- Common human coronaviruses: HCoV-OC43 and HCoV-HKU1 (Betacoronavirus) and HCoV-229E and HCoV-NL63 (Alphacoronavirus); they cause common colds and severe lower respiratory infections
- other human Coronaviruses (Betacoronavirus): SARS-CoV, MERS-CoV and 2019-nCoV (now called SARS-CoV-2).
- Handles and public transport handholds;
- Mobile phones and electronics;
1.2. Summary and Aim
- The study aims to evaluate new coronavirus persistence on different:
- Humidity conditions;
2. Data Description
2.1. Data Features
- Virus: type of investigated virus;
- Authors and Year: authors, reference (according to journal guidelines), and year of publication;
- Investigated Material: investigated material surfaced by the study;
- Time: persistence time of virus;
- Note on Results: additional notes on results.
2.1.1. Coronavirus Features
- Alphacoronavirus (α-CoV);
- Betacoronavirus (β-CoV);
- Gammacoronavirus (γ-CoV);
- Deltacoronavirus (δ-CoV).
- Human Coronavirus 229E (HCoV-229E);
- Human Coronavirus OC43 (HCoV-OC43);
- Human Coronavirus NL63 (HCoV-NL63);
- Human Coronavirus HKU1 (HCoV-HFU1);
- Severe Acute Respiratory Syndrome Coronavirus (SARS-CoV)
- Middle Eastern Coronavirus Respiratory Syndrome (MERS-CoV)
- Severe Acute Respiratory Syndrome Coronavirus 2 (SARS-CoV-2), responsible for the COVID-19 disease.
- Human coronavirus 229E (HCoV-229E) is a species of coronavirus that infects humans and bats. The species belongs to the genus Alphacoronavirus and is the only one of the subgenus Duvinacovirus. It is a single-stranded, positive-sense enveloped RNA virus that enters its host cell by binding to the APN (Membrane alanyl aminopeptidase also known as alanyl aminopeptidase (AAP) or aminopeptidase N) receptor. HCoV-229E is associated with a range of respiratory symptoms, ranging from the common cold to high morbidity outcomes such as pneumonia and bronchiolitis.
- The human coronavirus OC43 (HCoV-OC43) is a viral strain of the Betacoronavirus 1 virus, which infects humans and livestock, of the genus Betacoronavirus of the subgenus Embecovirus, as it possesses haemagglutinin esterase (HE) among the surface proteins. It is a single-stranded, positive-sense enveloped RNA virus that enters its host cell by binding to the n-acetyl-9-O-acetylneuraminic acid receptor. Together with the human coronavirus 229E, it is one of the viruses responsible for the common cold
- Human coronavirus NL63 (HCoV-NL63) is a species of coronavirus identified in late 2004 in a seven-month-old baby with bronchiolitis in the Netherlands. The virus is a positive-sense monofilament RNA virus that enters its host cell via the ACE2 receptor. The virus originated from infected palm owls and bats. Infection with the virus has been confirmed worldwide, associated diseases include mild to moderate upper respiratory tract infections, severe lower respiratory tract infection, and bronchiolitis, also responsible for gastrointestinal manifestations. Recent data suggest an association of HCoV-NL63 infection with Kawasaki disease, a systemic vasculitis in childhood that can result in coronary artery aneurysms . In the developed world, Kawasaki disease is the most common cause of acquired heart disease in children.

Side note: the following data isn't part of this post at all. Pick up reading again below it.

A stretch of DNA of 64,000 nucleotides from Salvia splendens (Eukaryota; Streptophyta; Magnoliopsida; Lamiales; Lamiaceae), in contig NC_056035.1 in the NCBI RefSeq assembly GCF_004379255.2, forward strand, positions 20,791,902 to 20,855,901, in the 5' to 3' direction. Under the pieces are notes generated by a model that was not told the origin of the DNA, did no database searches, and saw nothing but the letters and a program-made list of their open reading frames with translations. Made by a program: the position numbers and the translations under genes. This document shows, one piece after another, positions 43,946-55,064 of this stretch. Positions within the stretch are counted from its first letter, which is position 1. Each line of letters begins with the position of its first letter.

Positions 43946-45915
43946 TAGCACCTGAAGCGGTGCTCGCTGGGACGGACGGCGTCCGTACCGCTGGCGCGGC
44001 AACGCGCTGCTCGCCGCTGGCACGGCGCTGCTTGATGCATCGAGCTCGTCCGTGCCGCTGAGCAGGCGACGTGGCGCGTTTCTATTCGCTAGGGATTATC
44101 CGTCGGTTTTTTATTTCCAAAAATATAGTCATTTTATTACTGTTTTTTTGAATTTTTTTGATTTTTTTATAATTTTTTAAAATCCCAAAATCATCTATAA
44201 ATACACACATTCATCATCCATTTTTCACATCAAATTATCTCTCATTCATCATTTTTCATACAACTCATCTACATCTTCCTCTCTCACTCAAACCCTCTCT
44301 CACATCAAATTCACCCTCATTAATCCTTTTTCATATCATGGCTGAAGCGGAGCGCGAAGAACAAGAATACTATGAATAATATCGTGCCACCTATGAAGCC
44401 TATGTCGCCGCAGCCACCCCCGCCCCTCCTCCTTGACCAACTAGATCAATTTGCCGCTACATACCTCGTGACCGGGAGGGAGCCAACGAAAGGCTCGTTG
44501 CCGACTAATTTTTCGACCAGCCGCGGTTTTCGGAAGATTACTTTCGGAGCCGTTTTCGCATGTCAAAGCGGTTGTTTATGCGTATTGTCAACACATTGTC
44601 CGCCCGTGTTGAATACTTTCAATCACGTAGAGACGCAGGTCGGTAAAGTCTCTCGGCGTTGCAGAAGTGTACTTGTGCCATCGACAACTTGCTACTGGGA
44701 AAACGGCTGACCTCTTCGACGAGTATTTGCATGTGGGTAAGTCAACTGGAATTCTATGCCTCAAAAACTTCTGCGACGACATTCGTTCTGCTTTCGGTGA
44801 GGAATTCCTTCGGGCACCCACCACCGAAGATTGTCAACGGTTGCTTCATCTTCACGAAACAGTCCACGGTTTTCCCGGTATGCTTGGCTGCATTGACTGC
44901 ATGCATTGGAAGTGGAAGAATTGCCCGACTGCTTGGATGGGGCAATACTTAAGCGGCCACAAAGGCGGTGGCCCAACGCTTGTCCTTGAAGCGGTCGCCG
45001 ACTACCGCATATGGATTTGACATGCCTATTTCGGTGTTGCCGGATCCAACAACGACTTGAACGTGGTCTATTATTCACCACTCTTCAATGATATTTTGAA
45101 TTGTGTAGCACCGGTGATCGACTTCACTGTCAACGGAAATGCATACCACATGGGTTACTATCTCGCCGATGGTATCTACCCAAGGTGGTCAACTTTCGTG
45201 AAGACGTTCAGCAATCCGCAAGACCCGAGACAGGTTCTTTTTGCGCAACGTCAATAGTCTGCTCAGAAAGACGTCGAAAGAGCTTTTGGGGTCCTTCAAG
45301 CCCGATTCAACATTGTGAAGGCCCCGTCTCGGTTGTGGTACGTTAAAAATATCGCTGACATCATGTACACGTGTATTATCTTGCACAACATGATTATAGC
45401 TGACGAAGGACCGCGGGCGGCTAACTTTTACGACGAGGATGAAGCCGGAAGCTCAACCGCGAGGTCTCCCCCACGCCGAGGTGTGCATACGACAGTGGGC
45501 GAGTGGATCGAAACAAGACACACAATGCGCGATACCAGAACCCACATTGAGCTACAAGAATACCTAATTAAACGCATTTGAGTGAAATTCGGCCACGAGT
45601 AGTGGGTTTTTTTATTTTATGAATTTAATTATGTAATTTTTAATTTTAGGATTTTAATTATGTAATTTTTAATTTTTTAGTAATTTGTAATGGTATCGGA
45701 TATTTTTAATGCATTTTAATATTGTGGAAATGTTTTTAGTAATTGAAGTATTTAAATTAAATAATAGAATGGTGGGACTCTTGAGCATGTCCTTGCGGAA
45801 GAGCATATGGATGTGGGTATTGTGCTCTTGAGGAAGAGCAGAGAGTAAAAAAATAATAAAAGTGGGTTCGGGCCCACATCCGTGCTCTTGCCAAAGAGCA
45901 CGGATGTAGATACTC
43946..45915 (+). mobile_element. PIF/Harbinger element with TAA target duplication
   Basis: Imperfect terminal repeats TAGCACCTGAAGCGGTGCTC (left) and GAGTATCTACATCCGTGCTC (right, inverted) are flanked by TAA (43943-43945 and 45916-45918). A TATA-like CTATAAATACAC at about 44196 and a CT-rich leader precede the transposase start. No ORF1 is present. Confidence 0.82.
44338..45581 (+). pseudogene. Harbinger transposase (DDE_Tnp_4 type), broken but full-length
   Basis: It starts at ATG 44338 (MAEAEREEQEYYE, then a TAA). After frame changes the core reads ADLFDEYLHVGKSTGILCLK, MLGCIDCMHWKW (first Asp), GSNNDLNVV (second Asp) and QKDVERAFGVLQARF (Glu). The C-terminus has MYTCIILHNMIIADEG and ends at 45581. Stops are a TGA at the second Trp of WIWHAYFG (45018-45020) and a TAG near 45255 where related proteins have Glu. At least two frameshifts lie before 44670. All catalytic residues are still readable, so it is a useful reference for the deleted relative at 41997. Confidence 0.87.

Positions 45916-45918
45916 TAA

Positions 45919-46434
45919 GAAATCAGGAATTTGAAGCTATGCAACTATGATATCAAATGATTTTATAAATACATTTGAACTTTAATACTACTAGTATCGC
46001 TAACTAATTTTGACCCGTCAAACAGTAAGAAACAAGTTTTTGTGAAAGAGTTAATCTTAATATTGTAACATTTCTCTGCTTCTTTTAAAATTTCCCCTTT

- Human coronavirus HKU1 (HCoV-HKU1) is a species of virus originating from infected mice, of the genus Betacoronavirus, subgenus Embecovirus, as it has the hemagglutinin esterase (HE) gene. In humans, the infection causes upper respiratory disease with symptoms of the common cold, but it can progress to pneumonia and bronchiolitis.
- The severe acute respiratory syndrome coronavirus, abbreviated to SARS-CoV (Severe Acute Respiratory Syndrome—Coronavirus), is a viral strain at the origin of the 2003 SARS epidemic. SARS-CoV is one of the positive polarity single-chain RNA viruses (group IV of the Baltimore classification), of the SARS-related coronavirus species, belonging to the genus of Betacoronavirus.
- MERS (Middle East Respiratory Syndrome) or coronavirus Middle East respiratory syndrome is a disease caused by the coronavirus MERS-CoV. The virus causing the pathology is a coronavirus similar to the virus causing SARS, but the disease it causes, although similar to SARS, seems to cause greater mortality, in fact, its lethality rate is approximately 34%, while for SARS it is 10%.
- The severe acute respiratory syndrome coronavirus 2, abbreviated to SARS-CoV-2 (acronym from severe acute respiratory syndrome coronavirus 2) [1,2], previously named new coronavirus of 2019 (2019-nCoV , or also 2019 nCoV-ARD) , is a viral strain of the SARS-related coronavirus/SARS-CoV species, belonging to the genus Betacoronavirus. Already described in the previous chapter.
2.1.2. Coronaviruses Testing Methods
2.2. Data Synthesis
2.2.1. Coronavirus on Different Surfaces
2.2.2. Coronaviruses in Different Temperatures and Humidity
- Resistance of the microorganism;
- Relative humidity of the air;
- Air temperature and sunlight;
- Aerosol composition.
2.2.3. Coronaviruses and Chemo-Physical Treatments
- Alcohols: both ethanol and propanol can interact with natural fibers causing swelling, but also their use on synthetic fibers, normally resistant to alcohol, could cause irreversible damage to colored garments, giving rise to discoloration phenomena or dissolution. In addition, the use of alcohol-based products, especially if used in a sprayed form, represents an additional risk factor related to flammability.
- Sodium hypochlorite and hydrogen peroxide: they are not recommended because they could damage colored garments causing the release of color and the formation of stains.
- Ozone: although it is capable of acting quickly on viruses, and although it has special wardrobes or boxes or other containers on the market to carry out the treatment, its use should be carefully evaluated since its oxidizing power could alter the colors of the garments and the exposure times would be a critical factor to control.